I had the good luck to attend a theatrical screening of Survival of the Dead. This is the fifth Romero zombie flick after Night, Dawn, Day, Land and Diary. While it's not the best of the series, it represents a serious improvement after the disappointment that what was Diary of the Dead. As a loose rule all of Romero's Zombie films stand alone from each other. Dawn and Day go together quite nicely, but could just as easily be in totally different worlds, and the years between Night and Dawn are more than obvious. Survival, on the other hand is a direct sequel to Diary of the Dead. It follows a group of National Guardsmen who robbed the insufferable college kids from Diary. For those who didn't see it, and those of us who don't care to remember, we are treated to a narrated flashback. The military never does very well in these movies. Sometimes they're just incompetent. Sometimes they're crazy. Invariably they're eaten. The reason that this group stands a chance seems to be because they have gone AWOL and as such are no longer tools of the establishment (as viewed from the perspective of hippy politics that still pervade the series). The fact that they're still robbing anyone who crosses their path is framed with surprising ambivalence by the typically moralizing director, and the moral high ground that they cop towards other traveling brigands is an irony that is left unexplored. Anyone following these movies is apt to detect certain patterns. The strong black lead whom the white people don't listen to is a big recurring element for George Romero. At some point in every film, that guy is the voice of the director. He's the voice of reason in the first two films. By Day of the Dead, he's telling the characters who will listen that they shouldn't try to control everything and enjoy the days that they have left. By the time that Land of the Dead rolled around this character had morphed into Big Daddy, the zombie general leading what could only be characterized as peoples' revolt against their human oppressors. Romero had clearly switched sides. Tellingly, Diary of the Dead had no black main characters at all. Along with melanin, all good sense and likability had also been drained from the cast. Our snow white protagonists did run into an all black group of survivors who were doing pretty well for themselves, that is until out heroes came along.
Survival of the dead has no black people at all. The only non-white person on display is an indistinctly Hispanic character sporting a cringe-inducing accent. George has always tried to add variety to his casting, but sometimes the result is a bit strange at it's best and at worst, downright George Lucas-like. When this Latin lothario makes the slimiest sexual advances imaginable, he sounds like a pornographic parody of Speedy Gonzalez stealing Pepe LaPew's act. Those familiar with Romero's politics will probably shrug this off as a miscalculation, but I wouldn't hold it against anyone who didn't.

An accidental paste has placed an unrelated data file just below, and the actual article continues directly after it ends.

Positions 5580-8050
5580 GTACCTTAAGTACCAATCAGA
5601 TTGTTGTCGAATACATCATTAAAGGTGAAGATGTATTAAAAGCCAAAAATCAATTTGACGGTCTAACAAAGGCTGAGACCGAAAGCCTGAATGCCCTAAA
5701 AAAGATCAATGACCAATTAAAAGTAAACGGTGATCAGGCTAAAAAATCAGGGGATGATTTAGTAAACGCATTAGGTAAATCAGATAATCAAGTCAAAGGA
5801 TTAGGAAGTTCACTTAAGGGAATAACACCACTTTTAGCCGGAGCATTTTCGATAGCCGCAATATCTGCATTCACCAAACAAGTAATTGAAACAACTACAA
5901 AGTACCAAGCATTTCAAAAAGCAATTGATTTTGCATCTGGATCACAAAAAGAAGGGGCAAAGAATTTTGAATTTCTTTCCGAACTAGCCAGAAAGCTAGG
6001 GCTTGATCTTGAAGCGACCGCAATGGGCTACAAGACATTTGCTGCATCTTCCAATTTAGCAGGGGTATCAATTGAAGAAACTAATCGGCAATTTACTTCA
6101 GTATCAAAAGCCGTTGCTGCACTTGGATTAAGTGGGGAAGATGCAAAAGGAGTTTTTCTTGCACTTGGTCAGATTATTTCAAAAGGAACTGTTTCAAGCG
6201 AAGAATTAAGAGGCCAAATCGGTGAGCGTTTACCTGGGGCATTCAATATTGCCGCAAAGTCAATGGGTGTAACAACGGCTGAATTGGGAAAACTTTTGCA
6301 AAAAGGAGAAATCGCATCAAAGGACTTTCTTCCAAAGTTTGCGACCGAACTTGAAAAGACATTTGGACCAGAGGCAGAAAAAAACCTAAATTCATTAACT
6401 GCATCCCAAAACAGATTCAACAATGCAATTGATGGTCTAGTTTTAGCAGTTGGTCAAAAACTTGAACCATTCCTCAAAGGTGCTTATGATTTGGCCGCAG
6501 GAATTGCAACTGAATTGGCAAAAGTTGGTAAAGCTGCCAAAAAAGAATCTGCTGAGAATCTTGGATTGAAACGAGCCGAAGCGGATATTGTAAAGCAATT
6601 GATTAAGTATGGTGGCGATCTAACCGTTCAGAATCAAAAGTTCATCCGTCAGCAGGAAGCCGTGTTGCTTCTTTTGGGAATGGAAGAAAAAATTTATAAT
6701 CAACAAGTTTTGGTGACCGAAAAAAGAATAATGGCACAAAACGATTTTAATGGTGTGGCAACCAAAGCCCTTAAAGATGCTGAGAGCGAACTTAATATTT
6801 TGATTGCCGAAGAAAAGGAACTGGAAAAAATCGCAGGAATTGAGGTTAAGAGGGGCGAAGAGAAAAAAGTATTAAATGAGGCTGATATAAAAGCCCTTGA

The set up is that our small group of National Guard deserters have set off to survive on their own and end up on an island off of the coast of Delaware that is inhabited by a warring clans of Irish farmers. Since the movie has already featured thick Southern Accents in what we are told is Philadelphia (!), I suppose Irish brogues off of Delaware aren't the strangest thing going on here. Nonetheless, this is only one of the elements leading to this being hands down the weirdest of Romero's zombie movies to date.
The clan rivalry largely stems from one group wanting to kill the zombies, embarrassingly called "Dead Heads" by some characters, and the other who want to domesticate them. The level of zombie intelligence has been a major question in these movies since Day of the Dead, when Bub the zombie learned how to say "hello to (his) Aunt Alicia", and here they are seen chained up trying to till fields and deliver mail. The suggestion seems to be that they are less mindless monsters than aggressive proto-humans. This is all explored in a rather limited way by the rather limited characters. The rest of the time is taken up with wacky zombie kills, dodgy CGI and outright Loony Tunes physics. (A hand grenade makes a wall vanish revealing surprised, soot faced characters. A flare gun makes a zombie's head burst into flame from which a cigarette is lit. The skullcap of a blown off head drops neatly back onto a now vacant neck hole.)
All in all, Survival of the Dead has more going for it than against it. It's a good time, if not a scary or compelling one, and worlds better than the previous entry. For a director who has been making movies for roughly forty years, George A. Romero's work is surprisingly lively and fresh feeling. These last two movies, while inferior to earlier ones don't feel at all like the later work of an aging director. The mistakes seem more like those of a novice- someone who is so excited about his subject matter that errors come more from enthusiastic speed than waning talent or lack of ideas. Weather this is due to the director himself, or those with whom he has surrounded himself, it's refreshing and gives every indication of only getting better.